The police are enforcing the lock down procedures.
State of Alarm – Day One – March 15
Everyone has been told to stay at home except to go to the supermarket, the chemists or to a petrol station which are allowed to open. All non-essential driving is forbidden. The police have power to issue fines to anyone moving about without good reason.
I’ve stayed in all day except for going out into my garden.
There were videos on Facebook of tourists still wandering around Caleta this morning, but all hotels have been told to inform guests that they are confined to the hotel, except for the above. All shops,bars and restaurants are closed, although some can do home delivery only. Swimming pools and the beaches are out of bounds.
There are currently two cases of Covid-19 on the island that were reported as new today. They are University students who returned home from Madrid when their University was closed.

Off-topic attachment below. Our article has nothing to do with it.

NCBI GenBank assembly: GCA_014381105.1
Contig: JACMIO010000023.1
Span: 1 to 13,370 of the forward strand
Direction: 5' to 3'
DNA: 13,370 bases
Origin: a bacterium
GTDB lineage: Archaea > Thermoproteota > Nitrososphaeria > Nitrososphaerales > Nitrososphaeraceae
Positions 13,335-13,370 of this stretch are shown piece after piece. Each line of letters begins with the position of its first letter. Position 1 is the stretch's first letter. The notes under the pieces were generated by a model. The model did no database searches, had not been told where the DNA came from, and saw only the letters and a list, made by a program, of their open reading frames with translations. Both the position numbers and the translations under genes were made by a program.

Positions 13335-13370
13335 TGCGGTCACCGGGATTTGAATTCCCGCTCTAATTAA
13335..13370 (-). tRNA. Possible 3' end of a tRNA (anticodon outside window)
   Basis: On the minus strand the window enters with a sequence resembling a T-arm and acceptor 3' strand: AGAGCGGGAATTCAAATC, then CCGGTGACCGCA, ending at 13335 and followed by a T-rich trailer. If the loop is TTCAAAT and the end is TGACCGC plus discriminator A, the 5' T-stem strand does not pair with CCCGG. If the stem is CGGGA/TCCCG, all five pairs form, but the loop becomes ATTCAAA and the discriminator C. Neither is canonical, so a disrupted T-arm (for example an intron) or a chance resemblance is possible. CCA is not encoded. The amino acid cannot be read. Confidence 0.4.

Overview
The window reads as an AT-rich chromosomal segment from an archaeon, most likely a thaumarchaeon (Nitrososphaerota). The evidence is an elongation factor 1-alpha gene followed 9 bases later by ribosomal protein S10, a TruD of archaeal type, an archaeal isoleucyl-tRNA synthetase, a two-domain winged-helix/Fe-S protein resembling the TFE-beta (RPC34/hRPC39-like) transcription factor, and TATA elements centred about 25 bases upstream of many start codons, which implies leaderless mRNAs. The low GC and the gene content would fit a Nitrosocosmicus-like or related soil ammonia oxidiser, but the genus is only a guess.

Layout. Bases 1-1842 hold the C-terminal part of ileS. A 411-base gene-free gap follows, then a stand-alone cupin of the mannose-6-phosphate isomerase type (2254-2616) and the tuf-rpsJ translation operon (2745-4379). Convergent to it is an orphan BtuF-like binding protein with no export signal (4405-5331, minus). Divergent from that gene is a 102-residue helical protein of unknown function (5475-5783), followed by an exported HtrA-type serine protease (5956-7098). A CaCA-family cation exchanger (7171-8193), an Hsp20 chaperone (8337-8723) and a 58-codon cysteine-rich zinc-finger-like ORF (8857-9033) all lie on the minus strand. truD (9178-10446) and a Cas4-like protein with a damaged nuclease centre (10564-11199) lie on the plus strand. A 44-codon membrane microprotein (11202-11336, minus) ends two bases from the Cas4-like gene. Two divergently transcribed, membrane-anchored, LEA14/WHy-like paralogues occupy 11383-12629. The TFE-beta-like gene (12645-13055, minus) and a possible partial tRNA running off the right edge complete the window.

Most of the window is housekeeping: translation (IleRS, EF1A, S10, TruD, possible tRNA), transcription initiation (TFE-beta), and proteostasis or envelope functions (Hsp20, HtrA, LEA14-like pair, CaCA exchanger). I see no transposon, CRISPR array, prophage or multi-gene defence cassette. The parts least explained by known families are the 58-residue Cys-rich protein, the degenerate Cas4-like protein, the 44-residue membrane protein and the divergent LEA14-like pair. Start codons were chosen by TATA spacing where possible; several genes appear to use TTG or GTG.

Anyone showing symptoms are told to stay at home and call this number: 900 112 061
March 15 – The lock down has started. The police have powers to fine people who break the rules that are being put in place. All public places are closed – swimming pools, beaches and playgrounds.
It was announced this morning that there are now 3 cases of Coronavirus on Fuerteventura, and a total of 101 active cases in the Canary Islands as a whole.
March 14 – The Spanish Government have declared a State of Alarm. From immediate effect, only essential journeys can be made. Only food stores, chemists and petrol stations will be open. The advice is to stay inside.
Jet2 stopped all flights to the Canary Islands, and Spain, this morning.
March 13 – It was announced that the only case of the virus had now proven to be clear and would be leaving isolation on the 15th.
The Yelmo Cinema announced it was closing. All markets are cancelled.
March 12 – The Canarian Government closes all schools for 15 days
March 11 – On the advice of the Canarian Government, all events were cancelled. This ended all the Carnival events that were still taking place in Corralejo, Gran Tarajal and Morro Jable.
All school excursions from the Canary Islands to European destinations were called off.
Early March – The first case of the virus was detected. It was a young Spanish woman who had visited Northern Italy at the end of February.